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System Design - Design Spotify Music Streaming Platform

Functional Requirements

  1. As a user, I should be able to search for songs based on the song name/artist name etc.
  2. As a user, I should be able to play the selected song.

Non-Functional Requirements

  1. Latency: Low latency is vital for immediate music playback after a user's selection, quick search results, and responsive user interface interactions.
  2. Scalability: Scalability ensures that as the number of users increases, the system can handle the additional load without performance degradation
  3. Availability: The users should be able to access music streaming, search functions, and other features without interruptions
  4. Robustness: Robustness includes the ability to deal with invalid user input, network issues, server failures, and unexpected behavior from client applications.

Capacity Requirements

  1. Assume that there are around 100 millions songs
  2. Assume that the size per file is around 5MB.
  3. Assume that the song metadata size is around 1KB.

This implies that there is a storage requirement of 500 TB to store the song data. Additionally, the storage requirement of the song metadata is around 1 GB.

High Level Design:



  • SpotifyWebServer: It acts as a BFF that performs authorization, rate limiting and other validations.
  • SongSearchService: It is used to return the query result for song search by user
  • Elasticsearch: To speed up the search results on song name/artist/lyrics or other metadata, an indexing service like Elasticsearch can be used. This creates an index of all the searchable content, allowing for quick retrieval of search results.
  • SongMetadataService: Service that has APIs for getting data from MetadataDB.
  • MetadataDB: System of record for the Songs Metadata
  • SongStreamingService: It is used to get the song audio file for streaming
  • ObjectStore: System of record for the audio filea
  • CDN: Content Delivery Network that caches songs for better Latency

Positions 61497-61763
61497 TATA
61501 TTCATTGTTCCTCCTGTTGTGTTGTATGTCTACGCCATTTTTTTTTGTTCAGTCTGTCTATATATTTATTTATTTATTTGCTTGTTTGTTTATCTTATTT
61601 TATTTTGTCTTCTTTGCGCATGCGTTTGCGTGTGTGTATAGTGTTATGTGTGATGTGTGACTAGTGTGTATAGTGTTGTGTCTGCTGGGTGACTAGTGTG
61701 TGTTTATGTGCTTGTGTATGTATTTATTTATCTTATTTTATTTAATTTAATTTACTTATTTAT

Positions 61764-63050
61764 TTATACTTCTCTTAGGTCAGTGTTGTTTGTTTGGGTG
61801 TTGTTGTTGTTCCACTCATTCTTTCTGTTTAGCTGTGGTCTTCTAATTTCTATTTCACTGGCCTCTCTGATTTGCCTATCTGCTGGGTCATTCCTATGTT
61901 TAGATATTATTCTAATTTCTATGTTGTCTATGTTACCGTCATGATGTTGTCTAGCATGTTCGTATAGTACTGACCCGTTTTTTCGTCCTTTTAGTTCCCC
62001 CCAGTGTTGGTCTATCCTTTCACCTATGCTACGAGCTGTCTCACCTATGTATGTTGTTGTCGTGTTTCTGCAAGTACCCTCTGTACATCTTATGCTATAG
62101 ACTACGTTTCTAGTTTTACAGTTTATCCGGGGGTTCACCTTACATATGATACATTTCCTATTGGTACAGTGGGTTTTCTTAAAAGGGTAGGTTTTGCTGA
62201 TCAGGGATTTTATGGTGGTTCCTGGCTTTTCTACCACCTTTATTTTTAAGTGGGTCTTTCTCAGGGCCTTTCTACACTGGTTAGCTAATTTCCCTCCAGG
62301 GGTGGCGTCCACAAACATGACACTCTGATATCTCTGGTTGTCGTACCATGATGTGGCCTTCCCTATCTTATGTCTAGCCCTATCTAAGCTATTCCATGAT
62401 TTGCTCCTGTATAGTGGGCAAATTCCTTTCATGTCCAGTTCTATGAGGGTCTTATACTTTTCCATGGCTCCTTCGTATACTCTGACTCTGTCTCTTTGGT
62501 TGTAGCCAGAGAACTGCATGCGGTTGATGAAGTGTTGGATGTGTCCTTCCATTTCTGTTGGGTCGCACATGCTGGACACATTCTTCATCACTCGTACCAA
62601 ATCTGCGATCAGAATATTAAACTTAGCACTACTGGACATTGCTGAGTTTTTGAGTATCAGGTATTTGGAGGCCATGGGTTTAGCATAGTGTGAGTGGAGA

Design Dive Deep:

Metadata Datastore

Approach 1: Using Relational Database

  • There is already a defined schema for the record stored that may rarely get updated.
  • The data can be normalized to store artist, producers, or other information in separate tables which would help reducing data redundancy.
  • As there is only a requirement to store 1GB of data, it can easily reside in a single database server.

Approach 2: Using NoSQL Database

  • We would have to store redundant data for a song's artist information or other relevant information that is common between multiple songs.
id: String
name: String
audioURL: String

Object Store

  • We can use s3 to store the songs
  • We can tiers songs such that less popular songs move to lower tier like S3 Standard-Infrequent Access Storage Class

How Song Streaming Works?

Approach 1: HTTP Range Requests

  • For Audio or Video streaming, we can store the file as a whole in blob storage and use HTTP Range Requests to get partial data.
  • In case the user has a slower network bandwidth, it can lead to buffering when the partial data is requested with a higher bitrate.

Approach 2: Adaptive Bitrate with HTTP Range Requests

  • Store multiple version of an audio file in the object store with varying bitrate.
  • The client application starts by fetching a default (lets say 320 kbps) bitrate version. This allows the app to download and play only the initial part of the audio file, reducing the initial load time.
  • Concurrently, the appl monitors the user's internet bandwidth. If it detects that the bandwidth is insufficient, it decides to switch to lower bitrate
  • This approach requires more manual control and coordination by the app.

Approach 3: HLS or DASH for Adaptive Bitrate Streaming

  • In standard Adaptive Streaming Protocols like HLS (HTTP Live Streaming) and DASH (Dynamic Adaptive Streaming over HTTP), the audio/video content is pre-segmented into short chunks, each available in different bitrates.
  • The media player reads a manifest file to adaptively select the appropriate segment based on the current network conditions.

NOTE: We can have a hybrid approach to store the manifest and chunks in CDN for popular songs and in S3 for less popular songs. When the client requests for a song to play, the backend service decides based on the popularity and other variables to return the URL of the manifest file from the CDN or S3 in response (only 1 manifest file for all bitrate chunks)

Elasticsearch Failover

  • Elasticsearch is not the system of record for the songs metadata. If there is a failure, we can rebuild the cache by using the data in metadata DB.
  • Additionally, any update to the Metadata DB will be reflected to the Elasticsearch cluster via an event trigerred on update.

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